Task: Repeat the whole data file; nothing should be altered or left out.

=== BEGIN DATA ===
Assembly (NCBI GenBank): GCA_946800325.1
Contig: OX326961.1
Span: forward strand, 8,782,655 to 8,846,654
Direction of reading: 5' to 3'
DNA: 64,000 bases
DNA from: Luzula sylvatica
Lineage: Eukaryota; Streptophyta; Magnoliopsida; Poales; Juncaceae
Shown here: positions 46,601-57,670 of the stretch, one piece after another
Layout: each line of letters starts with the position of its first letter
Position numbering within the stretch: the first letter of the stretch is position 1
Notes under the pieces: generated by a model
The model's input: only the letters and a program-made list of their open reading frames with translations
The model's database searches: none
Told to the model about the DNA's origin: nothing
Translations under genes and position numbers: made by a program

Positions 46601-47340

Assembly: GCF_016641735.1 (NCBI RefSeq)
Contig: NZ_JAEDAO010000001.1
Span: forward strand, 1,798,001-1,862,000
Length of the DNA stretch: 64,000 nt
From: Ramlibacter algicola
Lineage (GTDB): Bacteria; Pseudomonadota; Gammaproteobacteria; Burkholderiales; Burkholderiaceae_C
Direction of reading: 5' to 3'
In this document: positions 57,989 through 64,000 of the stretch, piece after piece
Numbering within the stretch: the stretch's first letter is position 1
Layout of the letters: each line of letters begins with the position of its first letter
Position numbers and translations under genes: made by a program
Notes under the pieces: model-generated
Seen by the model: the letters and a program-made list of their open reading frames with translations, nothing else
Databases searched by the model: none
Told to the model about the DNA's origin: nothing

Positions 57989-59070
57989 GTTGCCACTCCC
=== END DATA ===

Assembly (NCBI GenBank): GCA_946800325.1
Contig: OX326961.1
Span: forward strand, 8,782,655 to 8,846,654
Direction of reading: 5' to 3'
DNA: 64,000 bases
DNA from: Luzula sylvatica
Lineage: Eukaryota; Streptophyta; Magnoliopsida; Poales; Juncaceae
Shown here: positions 46,601-57,670 of the stretch, one piece after another
Layout: each line of letters starts with the position of its first letter
Position numbering within the stretch: the first letter of the stretch is position 1
Notes under the pieces: generated by a model
The model's input: only the letters and a program-made list of their open reading frames with translations
The model's database searches: none
Told to the model about the DNA's origin: nothing
Translations under genes and position numbers: made by a program

Positions 46601-47340

Assembly: GCF_016641735.1 (NCBI RefSeq)
Contig: NZ_JAEDAO010000001.1
Span: forward strand, 1,798,001-1,862,000
Length of the DNA stretch: 64,000 nt
From: Ramlibacter algicola
Lineage (GTDB): Bacteria; Pseudomonadota; Gammaproteobacteria; Burkholderiales; Burkholderiaceae_C
Direction of reading: 5' to 3'
In this document: positions 57,989 through 64,000 of the stretch, piece after piece
Numbering within the stretch: the stretch's first letter is position 1
Layout of the letters: each line of letters begins with the position of its first letter
Position numbers and translations under genes: made by a program
Notes under the pieces: model-generated
Seen by the model: the letters and a program-made list of their open reading frames with translations, nothing else
Databases searched by the model: none
Told to the model about the DNA's origin: nothing

Positions 57989-59070
57989 GTTGCCACTCCC